Wednesday, 10 November 2010

Amelia's Magazine: Interview with Marion Foale of 60's label, Foale&Tuffin

Click HERE for my interview with Marion Foale of Foale&Tuffin fame and later knitwear legend.

                                                                                             Illustration by: Nina Hunter
You may have noticed that Britain’s fashion scene has been ‘yarnbombed’ of late. Knitwear is everywhere. The term itself refers to covering street furniture, including stop signs and phone boxes with knitted garments, such as long scarves and soft tea cosies. People generally festoon the knitwear to make a point and highlight an issue, such as a charity’s appeal.
The wool adorning act follows from the last two years of the enormous and triumphant return of knitwear to fashion. Its rise coincides with the soaring popularity of vintage and collectable clothing.
That’s why style pioneer of the sixties and knitwear legend Marion Foale’s informal talk at Image Boutique in Bath’s Milsom Place on Monday was quite the fashion event. For over thirty years Marion Foale has hand-knitted the finest wool and cotton jackets available in the world. Her designs are inspired by the glamour of the forties. They are exquisite in their fit and form, always with emphasis on femininity. Each jacket takes over 300 hours to make using only the finest cotton and wool yarns.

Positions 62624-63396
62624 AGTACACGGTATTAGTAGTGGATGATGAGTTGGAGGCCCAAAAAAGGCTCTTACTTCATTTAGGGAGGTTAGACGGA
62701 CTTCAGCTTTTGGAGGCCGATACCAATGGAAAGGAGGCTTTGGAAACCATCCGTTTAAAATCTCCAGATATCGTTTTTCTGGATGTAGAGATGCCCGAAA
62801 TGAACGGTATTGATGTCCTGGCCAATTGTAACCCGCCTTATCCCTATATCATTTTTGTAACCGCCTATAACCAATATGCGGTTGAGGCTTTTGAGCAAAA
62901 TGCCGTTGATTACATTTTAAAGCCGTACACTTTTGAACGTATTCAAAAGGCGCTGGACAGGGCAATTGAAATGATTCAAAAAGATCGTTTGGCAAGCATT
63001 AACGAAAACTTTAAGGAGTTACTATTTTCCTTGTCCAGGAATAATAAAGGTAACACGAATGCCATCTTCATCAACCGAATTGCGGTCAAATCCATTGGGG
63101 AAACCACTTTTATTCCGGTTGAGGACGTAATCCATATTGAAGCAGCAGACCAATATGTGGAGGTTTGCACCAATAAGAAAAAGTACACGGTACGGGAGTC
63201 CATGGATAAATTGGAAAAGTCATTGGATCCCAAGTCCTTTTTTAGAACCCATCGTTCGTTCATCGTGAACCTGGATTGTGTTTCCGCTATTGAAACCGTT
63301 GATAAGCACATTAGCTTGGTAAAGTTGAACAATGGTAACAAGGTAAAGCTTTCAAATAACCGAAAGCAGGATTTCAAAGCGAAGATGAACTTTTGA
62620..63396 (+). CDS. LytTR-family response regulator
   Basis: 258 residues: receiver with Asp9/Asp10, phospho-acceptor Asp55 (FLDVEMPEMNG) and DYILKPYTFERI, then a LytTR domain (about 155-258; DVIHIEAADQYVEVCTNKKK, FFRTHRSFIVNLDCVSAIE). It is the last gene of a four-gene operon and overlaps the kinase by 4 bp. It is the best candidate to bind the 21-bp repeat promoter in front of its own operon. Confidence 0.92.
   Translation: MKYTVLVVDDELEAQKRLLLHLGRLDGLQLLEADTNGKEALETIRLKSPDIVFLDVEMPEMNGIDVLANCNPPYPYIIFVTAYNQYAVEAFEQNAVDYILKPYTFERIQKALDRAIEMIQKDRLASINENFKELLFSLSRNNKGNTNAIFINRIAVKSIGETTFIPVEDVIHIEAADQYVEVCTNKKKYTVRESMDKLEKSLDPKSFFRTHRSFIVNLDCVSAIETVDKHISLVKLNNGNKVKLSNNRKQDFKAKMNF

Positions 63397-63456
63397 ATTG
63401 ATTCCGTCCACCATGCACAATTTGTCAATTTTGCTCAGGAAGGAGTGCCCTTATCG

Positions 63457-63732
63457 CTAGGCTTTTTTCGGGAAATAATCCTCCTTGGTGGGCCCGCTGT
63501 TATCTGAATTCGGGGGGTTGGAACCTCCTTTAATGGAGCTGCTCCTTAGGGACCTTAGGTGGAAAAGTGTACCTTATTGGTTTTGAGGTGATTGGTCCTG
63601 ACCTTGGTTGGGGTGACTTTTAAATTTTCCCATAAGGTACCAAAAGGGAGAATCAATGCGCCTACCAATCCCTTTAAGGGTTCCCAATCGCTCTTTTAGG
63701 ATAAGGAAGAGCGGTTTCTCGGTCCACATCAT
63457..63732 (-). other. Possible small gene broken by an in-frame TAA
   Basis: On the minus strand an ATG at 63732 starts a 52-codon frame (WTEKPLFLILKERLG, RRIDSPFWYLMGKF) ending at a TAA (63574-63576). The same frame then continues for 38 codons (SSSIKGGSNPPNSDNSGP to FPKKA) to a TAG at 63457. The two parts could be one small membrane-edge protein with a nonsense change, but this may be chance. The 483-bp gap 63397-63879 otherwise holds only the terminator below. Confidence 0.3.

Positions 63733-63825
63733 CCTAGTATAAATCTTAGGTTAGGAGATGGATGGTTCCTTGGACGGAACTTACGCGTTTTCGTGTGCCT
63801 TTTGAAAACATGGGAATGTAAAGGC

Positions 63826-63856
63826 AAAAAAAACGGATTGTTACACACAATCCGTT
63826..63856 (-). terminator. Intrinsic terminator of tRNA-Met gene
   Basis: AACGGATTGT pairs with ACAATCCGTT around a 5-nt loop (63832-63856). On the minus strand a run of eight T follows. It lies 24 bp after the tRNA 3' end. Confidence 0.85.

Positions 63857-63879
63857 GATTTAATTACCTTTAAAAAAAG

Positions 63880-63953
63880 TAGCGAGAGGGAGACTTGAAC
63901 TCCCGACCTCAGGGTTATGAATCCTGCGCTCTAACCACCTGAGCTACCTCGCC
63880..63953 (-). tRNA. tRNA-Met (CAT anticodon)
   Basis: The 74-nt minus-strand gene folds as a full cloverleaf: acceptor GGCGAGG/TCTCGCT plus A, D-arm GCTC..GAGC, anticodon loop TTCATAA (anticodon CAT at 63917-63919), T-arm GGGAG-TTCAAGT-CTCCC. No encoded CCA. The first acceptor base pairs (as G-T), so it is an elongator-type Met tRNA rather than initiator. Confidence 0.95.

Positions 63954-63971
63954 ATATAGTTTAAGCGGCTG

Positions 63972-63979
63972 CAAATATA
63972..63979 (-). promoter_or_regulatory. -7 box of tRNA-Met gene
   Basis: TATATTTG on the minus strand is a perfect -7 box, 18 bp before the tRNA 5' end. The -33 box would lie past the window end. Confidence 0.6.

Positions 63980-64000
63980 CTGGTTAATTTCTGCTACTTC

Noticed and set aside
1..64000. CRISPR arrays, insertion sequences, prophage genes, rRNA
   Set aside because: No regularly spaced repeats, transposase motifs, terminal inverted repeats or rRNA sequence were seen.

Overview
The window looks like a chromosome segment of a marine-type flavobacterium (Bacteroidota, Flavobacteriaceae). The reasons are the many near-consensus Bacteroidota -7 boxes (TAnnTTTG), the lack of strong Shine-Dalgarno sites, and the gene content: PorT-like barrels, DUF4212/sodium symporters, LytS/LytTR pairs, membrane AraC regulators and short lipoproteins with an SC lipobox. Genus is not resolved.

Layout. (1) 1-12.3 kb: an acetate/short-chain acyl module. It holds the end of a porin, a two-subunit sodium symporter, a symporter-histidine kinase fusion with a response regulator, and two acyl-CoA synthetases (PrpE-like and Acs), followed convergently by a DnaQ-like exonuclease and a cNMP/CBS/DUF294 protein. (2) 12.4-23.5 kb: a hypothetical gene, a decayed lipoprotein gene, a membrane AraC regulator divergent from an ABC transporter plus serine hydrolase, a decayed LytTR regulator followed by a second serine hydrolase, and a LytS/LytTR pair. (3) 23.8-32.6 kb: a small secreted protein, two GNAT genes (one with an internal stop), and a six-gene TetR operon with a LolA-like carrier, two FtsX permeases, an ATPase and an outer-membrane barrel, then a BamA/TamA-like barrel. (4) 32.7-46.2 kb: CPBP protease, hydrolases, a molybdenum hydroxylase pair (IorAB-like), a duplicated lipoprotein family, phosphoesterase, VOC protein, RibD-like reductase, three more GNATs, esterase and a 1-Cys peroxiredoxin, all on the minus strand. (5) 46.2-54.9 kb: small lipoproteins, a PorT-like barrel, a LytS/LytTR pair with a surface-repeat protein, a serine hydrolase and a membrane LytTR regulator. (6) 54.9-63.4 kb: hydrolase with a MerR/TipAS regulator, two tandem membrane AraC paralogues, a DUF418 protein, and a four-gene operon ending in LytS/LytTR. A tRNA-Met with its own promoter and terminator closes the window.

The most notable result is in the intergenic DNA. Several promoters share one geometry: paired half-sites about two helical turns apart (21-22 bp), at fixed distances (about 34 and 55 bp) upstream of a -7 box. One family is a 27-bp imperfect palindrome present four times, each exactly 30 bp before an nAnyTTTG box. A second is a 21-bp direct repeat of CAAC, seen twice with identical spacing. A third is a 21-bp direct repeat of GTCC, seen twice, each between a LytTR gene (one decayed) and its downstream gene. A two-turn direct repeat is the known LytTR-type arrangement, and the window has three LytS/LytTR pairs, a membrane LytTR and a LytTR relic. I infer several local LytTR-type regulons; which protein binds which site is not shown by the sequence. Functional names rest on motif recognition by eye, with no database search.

Min Stevenson, owner of Image, said: “We sell Marion Foale jackets every season, people love them. We were very excited to give our Foale fans a chance to meet the maker of such a superb collection.”
*Marion Foale with Min Stevenson, owner of IMAGE boutique where Marion talked to her fans.
Wearing one of her own red, swing cardigans, Foale chatted in a relaxed manner to her avid fans. She spoke of her background in the fashion business during the swinging sixties, and her successful knitwear collection from the seventies onwards.
I felt a little out of place, standing there with the PR lady and photographer, discussing the miniature quiches on offer. Most of the women there could afford the £400 prices of a Foale piece, and looking at their fabrics and immaculate complexions, most were certainly members of Bath’s elite.
However, when I fought through the ladies, and eventually cornered Marion for an interview, I found she was incredibly friendly and talked of her sixties past with delight and relish. She was equally lighthearted when discussing starting a business in knitwear with no idea how to actually knit. Gutsy.
Click HERE for the interview.

Illustration by: Abby Wright 

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